SINGAPORE: Business sentiment among small- and medium-size enterprises (SMEs) has risen for the first time in seven consecutive quarters, according to an index released on Thursday (Jun 16).
According to the SBF-DP SME Index – a six-month forward-looking index which measures the sentiments of SMEs – the level of business confidence rose by 1.9 points to 51.9 points, after hitting an all-time low of 50 in the last quarter.
More than 3,600 SMEs were surveyed in April and May on their outlook and sentiment.
According to the Singapore Business Federation (SBF), the score indicates that SMEs are “marginally optimistic” about their growth prospects, and expect improvements in their turnover and profits in the second half of 2016.
The business services sector was the most optimistic group of SMEs, while the transport/storage sector had the biggest improvement in sentiment, according to SBF.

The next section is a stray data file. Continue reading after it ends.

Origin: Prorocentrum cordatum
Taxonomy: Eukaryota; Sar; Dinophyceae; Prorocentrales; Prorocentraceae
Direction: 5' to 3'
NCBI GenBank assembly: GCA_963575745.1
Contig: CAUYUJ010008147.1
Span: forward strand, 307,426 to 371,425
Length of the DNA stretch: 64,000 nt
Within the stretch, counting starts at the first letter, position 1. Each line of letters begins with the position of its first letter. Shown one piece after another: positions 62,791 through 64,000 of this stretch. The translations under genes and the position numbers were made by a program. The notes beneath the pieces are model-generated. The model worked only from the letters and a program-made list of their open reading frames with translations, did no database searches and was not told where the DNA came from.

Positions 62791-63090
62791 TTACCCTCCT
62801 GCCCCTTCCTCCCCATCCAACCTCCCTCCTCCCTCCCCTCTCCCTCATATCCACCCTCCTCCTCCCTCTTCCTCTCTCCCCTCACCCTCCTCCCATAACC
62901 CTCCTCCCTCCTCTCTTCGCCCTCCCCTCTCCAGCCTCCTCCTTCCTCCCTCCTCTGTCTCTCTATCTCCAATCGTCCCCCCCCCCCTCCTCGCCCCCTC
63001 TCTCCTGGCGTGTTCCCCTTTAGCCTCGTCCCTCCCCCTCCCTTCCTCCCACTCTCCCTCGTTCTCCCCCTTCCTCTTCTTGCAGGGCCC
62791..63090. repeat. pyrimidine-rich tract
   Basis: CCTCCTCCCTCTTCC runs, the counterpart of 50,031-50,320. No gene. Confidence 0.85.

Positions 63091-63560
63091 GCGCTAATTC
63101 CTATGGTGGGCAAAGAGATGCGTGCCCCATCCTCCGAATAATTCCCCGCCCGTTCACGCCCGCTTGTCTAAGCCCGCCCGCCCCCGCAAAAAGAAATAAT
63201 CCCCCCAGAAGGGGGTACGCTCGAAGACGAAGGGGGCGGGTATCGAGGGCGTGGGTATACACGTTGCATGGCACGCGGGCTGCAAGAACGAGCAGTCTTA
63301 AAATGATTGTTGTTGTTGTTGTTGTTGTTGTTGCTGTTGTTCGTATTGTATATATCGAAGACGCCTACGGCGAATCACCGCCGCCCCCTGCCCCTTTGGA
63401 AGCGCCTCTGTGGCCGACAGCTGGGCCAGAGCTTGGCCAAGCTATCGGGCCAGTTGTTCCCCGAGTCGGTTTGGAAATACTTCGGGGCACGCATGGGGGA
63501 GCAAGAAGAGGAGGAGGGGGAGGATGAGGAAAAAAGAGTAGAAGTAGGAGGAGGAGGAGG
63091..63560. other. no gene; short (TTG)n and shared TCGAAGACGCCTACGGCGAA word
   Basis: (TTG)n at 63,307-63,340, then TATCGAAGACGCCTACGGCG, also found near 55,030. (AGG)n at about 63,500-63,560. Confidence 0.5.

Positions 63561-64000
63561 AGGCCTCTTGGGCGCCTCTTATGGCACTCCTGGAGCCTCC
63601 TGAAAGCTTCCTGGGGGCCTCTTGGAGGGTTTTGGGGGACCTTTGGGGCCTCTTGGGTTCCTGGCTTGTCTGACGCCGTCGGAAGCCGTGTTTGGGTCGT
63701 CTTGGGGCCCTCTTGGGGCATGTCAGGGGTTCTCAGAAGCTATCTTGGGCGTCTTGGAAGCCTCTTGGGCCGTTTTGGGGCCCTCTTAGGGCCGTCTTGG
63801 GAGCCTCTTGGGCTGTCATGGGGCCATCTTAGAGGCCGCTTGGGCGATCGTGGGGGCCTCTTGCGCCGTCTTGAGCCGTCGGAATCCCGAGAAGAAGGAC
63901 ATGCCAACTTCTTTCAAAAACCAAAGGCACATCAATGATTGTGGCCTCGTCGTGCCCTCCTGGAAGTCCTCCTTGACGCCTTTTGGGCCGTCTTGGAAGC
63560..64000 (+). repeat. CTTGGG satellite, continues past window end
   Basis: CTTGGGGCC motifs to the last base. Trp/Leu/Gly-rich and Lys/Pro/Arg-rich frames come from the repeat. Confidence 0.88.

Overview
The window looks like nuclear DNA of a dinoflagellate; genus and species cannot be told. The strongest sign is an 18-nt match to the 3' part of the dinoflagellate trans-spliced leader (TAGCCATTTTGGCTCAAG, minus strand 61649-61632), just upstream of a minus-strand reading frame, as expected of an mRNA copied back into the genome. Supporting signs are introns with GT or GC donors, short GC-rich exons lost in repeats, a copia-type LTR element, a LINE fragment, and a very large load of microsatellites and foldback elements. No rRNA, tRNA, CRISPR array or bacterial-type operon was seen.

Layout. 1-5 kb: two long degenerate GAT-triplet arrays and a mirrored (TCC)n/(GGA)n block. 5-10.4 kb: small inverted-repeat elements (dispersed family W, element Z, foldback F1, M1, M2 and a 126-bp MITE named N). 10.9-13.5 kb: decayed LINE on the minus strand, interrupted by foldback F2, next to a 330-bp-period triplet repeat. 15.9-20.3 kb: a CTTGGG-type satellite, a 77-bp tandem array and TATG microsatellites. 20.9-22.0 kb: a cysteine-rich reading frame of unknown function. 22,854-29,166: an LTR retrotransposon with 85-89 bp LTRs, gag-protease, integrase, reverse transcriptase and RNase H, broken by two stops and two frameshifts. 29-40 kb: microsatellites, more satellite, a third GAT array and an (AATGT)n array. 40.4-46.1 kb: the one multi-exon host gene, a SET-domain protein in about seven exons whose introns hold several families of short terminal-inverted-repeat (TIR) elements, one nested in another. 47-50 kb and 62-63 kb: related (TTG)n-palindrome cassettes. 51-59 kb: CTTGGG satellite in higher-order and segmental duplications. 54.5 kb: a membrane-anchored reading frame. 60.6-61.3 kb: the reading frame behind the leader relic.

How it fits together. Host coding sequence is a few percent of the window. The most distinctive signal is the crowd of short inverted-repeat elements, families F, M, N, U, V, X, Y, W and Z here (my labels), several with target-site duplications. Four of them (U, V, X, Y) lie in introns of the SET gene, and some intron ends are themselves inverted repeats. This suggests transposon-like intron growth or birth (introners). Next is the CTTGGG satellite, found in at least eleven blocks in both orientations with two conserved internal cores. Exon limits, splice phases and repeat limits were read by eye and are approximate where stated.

Anticipating a boost in sales, more SMEs also plan to hire more workers over the next six months, with the hiring expectations score rising from 5.23 to 5.47, said SBF.
“On a historical basis, there tends to be an improvement in SME sentiment for the third quarter and fourth quarter. This is likely to be due to seasonal effects of higher consumption expectations for the year-end during the festive season,” SBF CEO Ho Meng Kit said.
“That said, the increase in the index this time around is also likely to be supported by the stabilising commodity and oil prices, lower volatility in the export markets and positive expectations from the recently announced measures in the Singapore Budget,” he added.
However, Mr Ho said that SBF remains “cautiously optimistic” in their outlook. “On a year-on-year basis, the SME Index for the third quarter to fourth quarter is the lowest since we started the index in 2009… To remain competitive, businesses should leverage the measures initiated by the Singapore Government to assist SMEs through financing, training and technological transformation programmes.”
news source: channelnewsasia.com